By Susan Crabtree - 01/17/07 12:00 AM EST
In sharp contrast to how ethics issues were addressed during much of the last Congress, House Speaker Nancy Pelosi (D-Calif.) has been working closely with House Minority Leader John Boehner (R-Ohio) on a bipartisan task force focused on the creation of an independent ethics commission.
The Democratic Steering Committee is making its final committee assignment selections, and shortly after that, Pelosi will release the list of who will sit on the task force, said Pelosi spokesman Drew Hammill.
The task force has a March 31 deadline to make recommendations to House Democratic and GOP leaders so members will need to be named as soon as possible in order to give them enough time to meet and discuss the sensitive nature of how such a committee could be formed and what powers it would wield.
“We have talked about it and we’ve agreed that we would have this bipartisan task force look at whether there ought to be some outside ethics watchdog, and if so, what [it would look like],” Boehner said in an interview yesterday.
Hammill denied that assembling the bipartisan task force is a way to deflect criticism that Democrats are falling short on campaign promises to restore the ethics process in Congress by failing to immediately push an outside ethics commission and punt the issue to a later date. Outside Congressional watchdog groups have been pushing for the creation of an independent ethics group who will weigh the propriety of member activity, and Senate leaders said they would allow the issue to go through the regular committee process instead of fast-tracking it at the beginning of the session.
For years, Congress has often set up numerous bipartisan task force or blue-ribbon panels to study topics such as Social Security with little tangible legislative results.
“Coming together in a bipartisan way was the only way [former Speaker] Tip O’Neill and Ronald Reagan could come together on such a sensitive topic and that’s the same reason we’re doing this,” Hammill said.
Boehner acknowledged that “corruption issues” were “a factor” in the loss of the GOP majority in November, as well as the “lack of a reason to vote Republican.” But in his mind, both of those factors are secondary to the bloodshed and the lack of progress in the war in Iraq.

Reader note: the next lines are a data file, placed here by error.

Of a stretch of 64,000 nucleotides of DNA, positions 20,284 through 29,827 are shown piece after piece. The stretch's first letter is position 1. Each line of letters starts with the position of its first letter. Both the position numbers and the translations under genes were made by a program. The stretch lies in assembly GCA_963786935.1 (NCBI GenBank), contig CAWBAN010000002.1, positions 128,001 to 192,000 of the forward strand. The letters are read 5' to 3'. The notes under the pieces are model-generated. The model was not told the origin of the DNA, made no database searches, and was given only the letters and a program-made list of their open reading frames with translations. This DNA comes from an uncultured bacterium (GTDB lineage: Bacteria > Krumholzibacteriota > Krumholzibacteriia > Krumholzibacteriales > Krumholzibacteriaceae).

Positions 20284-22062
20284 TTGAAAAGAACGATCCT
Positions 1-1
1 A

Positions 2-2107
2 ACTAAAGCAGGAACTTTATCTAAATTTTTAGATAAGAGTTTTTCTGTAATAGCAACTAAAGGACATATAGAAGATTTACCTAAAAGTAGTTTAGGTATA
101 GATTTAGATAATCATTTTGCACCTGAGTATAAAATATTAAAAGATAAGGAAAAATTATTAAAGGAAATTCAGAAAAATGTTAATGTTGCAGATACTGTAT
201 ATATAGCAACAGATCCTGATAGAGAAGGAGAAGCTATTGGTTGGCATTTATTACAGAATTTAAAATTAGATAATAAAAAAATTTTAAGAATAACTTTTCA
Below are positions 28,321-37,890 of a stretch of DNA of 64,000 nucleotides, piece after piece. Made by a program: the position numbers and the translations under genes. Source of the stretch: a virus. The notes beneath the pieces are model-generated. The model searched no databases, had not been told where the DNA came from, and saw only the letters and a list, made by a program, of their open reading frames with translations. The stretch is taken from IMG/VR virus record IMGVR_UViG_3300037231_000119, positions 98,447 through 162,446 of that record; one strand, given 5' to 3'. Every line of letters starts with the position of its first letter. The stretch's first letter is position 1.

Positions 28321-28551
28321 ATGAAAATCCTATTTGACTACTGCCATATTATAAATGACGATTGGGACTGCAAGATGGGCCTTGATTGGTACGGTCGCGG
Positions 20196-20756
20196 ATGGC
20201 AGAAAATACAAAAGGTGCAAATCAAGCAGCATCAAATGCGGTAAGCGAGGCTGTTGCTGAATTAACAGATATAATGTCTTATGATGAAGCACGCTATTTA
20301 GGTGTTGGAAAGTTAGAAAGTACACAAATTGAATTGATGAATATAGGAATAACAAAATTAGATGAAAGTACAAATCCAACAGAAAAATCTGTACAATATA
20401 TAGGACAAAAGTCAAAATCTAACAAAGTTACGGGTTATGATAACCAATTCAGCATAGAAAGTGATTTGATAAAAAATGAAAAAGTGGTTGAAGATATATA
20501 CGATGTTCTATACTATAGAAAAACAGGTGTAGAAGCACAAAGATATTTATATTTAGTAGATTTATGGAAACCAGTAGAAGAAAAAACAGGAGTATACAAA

“I think we need to remember something: we lost, they didn’t win,” he said.
Boehner said he’s been concerned that Congress’s ethics committees have not operated well in the recent past.
“Well, I have had great concerns about us abdicating our Constitutional responsibility. The constitution is very clear about us writing rules and holding our members accountable for adhering to those,” he said.
That being said, Boehner remarked that over the past six months he thought the ethics panel “has seemed to work reasonably well.”
The committee was non-operational for a year and half in the 109th Congress amid partisan squabbling.
“I believe the ethics committee can do its job and to do that it takes the commitment of the Democrat leader and the Republican leader to ensure that this process works,” Boehner added.
After a bruising election in which GOP corruption was a central theme, Boehner will have a difficult time wiping the slate clean. The Democratic Congressional Campaign Committee Chairman Chris Van Hollen (Md.) argues that members’ ethics are still fresh on the mind of voters and announced last week that the party committee is already aggressively targeting a handful of GOP members it argued have ethics problems including GOP Reps. Tim Murphy (Pa.), Gary Miller (Calif.), Rick Renzi (Ariz.), John Doolittle (Calif.), Jerry Lewis (Calif.) and Vito Fossella (N.Y.).
According to GOP sources, after the November loss there was a brief GOP discussion that House Republicans should try to avoid having members who are under investigation by the Justice Department, such as Lewis, in prominent roles.
But Boehner said he and the GOP Steering Committee chose to keep Lewis in the No. 1 Republican slot on the powerful Appropriations panel despite the concerns.
“Our system of Justice” guarantees innocence until guilt is proven, he said.
“Just because some group out there decides they are going to accuse you of something, is not a reason to assume that someone’s guilty,” he said.
Asked what he was doing to show members that he’s serious about ethics and avoid the mistakes of previous GOP leaders, his comments were brief.
“I think the ethics committee has to work,” he said. “I also believe that I, as Republican leader need to deal forthrightly with my colleagues where there could be an issue. I have done that and will continue to do that.”